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About this blog: I am a native of Alameda County, grew up in Pleasanton and currently live in the house I grew up in that is more than 100 years old. I spent 39 years in the daily newspaper business and wrote a column for more than 25 years in add...  (More)

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An interminable meeting with the right result

Uploaded: Aug 15, 2016
Pleasanton Planning Commissioners spent an agonizing number of hours last week nit picking an excellent development proposal for the 15 acres of land between the arroyo and existing development along Stanley Boulevard.
The lynch pin of the project was the contribution of 1.35 acres and $1 million to the city of Pleasanton so it can partner with the Sunflower Hill organization to build housing and a community for developmentally disabled adults. As commissioners heard from a number of parents, there are services available primarily through the school system until their children turn 22—services then are limited and there’s no daily program or residential program.
Their understandable concern is how to ensure safe and meaningful lives for their adult children, particularly after they die. Sunflower Hill already is working on housing in Livermore and has partnered with developer Mike Serpa on this project. The need is substantial—1,600 developmentally disabled adults live in Livermore and Pleasanton, most with their parents.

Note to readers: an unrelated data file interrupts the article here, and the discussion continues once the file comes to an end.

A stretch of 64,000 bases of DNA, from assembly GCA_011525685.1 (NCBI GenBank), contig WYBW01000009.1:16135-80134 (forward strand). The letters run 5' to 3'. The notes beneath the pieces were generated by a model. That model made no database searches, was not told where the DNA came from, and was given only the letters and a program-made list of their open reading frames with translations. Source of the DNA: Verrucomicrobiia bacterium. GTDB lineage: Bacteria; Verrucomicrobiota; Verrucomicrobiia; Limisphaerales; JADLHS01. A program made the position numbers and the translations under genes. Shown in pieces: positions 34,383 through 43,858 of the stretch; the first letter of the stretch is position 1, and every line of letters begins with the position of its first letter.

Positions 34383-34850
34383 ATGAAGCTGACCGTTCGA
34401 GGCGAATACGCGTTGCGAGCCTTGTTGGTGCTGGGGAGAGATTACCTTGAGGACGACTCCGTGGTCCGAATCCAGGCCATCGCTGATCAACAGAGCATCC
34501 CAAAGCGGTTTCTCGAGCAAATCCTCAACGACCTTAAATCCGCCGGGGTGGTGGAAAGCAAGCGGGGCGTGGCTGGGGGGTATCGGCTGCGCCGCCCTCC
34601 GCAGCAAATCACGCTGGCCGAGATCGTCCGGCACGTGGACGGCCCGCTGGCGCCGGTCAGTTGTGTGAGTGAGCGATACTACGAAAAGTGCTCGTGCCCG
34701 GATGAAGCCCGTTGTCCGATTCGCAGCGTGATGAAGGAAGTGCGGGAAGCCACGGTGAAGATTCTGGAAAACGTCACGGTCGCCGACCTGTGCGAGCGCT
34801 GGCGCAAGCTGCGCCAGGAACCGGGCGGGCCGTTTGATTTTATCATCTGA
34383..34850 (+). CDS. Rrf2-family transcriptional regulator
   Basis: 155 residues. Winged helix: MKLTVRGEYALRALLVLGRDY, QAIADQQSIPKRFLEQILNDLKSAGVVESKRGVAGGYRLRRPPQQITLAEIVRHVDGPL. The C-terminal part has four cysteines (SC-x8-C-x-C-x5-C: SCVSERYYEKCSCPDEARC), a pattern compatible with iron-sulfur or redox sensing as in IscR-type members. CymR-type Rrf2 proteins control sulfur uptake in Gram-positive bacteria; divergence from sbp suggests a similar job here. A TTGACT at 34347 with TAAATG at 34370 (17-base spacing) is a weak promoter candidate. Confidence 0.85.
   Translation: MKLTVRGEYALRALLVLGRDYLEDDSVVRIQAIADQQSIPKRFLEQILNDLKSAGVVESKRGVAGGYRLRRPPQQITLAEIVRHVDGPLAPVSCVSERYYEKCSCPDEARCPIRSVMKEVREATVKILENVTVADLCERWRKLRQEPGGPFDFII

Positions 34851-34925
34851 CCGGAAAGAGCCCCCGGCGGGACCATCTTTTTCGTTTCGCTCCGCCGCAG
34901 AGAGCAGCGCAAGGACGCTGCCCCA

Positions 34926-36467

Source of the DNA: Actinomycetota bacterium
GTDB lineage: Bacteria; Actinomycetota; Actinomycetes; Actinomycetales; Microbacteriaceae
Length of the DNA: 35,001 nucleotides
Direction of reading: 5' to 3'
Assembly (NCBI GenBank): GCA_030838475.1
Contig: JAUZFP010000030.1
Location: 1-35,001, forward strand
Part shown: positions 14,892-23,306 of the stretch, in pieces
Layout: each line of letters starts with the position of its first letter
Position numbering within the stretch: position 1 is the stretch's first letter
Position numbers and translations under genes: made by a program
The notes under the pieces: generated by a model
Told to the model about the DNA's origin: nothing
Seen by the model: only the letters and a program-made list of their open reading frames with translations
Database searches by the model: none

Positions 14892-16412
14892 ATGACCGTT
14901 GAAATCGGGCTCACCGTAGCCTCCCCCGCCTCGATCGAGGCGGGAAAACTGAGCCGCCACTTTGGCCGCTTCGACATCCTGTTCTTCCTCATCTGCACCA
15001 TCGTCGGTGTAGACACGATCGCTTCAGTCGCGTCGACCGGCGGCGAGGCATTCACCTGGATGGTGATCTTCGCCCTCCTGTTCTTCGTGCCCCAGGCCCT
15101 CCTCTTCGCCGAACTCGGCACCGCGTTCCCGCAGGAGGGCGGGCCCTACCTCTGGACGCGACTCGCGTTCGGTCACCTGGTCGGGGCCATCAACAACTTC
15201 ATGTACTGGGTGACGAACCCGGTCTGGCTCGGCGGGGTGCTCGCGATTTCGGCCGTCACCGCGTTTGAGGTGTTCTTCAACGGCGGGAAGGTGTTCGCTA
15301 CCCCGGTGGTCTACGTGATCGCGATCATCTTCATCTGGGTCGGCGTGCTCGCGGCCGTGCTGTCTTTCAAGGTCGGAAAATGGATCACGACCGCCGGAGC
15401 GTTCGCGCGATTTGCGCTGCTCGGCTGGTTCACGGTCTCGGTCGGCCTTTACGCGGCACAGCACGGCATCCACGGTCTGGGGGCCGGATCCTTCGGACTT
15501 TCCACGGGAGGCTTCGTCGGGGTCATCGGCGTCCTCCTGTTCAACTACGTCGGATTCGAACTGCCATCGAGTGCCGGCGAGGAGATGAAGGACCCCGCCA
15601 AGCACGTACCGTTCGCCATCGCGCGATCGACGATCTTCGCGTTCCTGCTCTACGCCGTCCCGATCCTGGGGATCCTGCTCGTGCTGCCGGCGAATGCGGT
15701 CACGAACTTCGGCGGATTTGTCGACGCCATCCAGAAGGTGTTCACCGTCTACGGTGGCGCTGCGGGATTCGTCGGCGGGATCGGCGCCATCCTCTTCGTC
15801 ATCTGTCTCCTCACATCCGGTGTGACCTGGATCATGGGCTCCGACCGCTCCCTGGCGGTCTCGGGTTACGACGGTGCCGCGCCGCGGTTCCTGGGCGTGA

The Sunflower site will be surrounded by two-story homes, which also will run along Stanley Boulevard. The goal is a neighborhood with the Sunflower site integrated with the surrounding homes.
Another unique aspect of this project is the large footprints of the homes on the lots. In contrast to typical single-family home subdivisions, there will be no driveways and backyards that are quite small. They will be ideal for empty nesters who do not want to garden (we have a good friend who moved into a similar development in Hacienda Business Park specifically because they did not want to care for a yard—all they needed was a patio for the BBQ.)
They also could fit millennials, although they typically value urban environments and that’s not Pleasanton.
Serpa would not be pinned down on potential pricing, but did observe that if they were marketing the homes today, they would start in the $800k range—that about $200k less than the median sales price in Pleasanton.
Assuming the project moves forward, this will be a lottery project.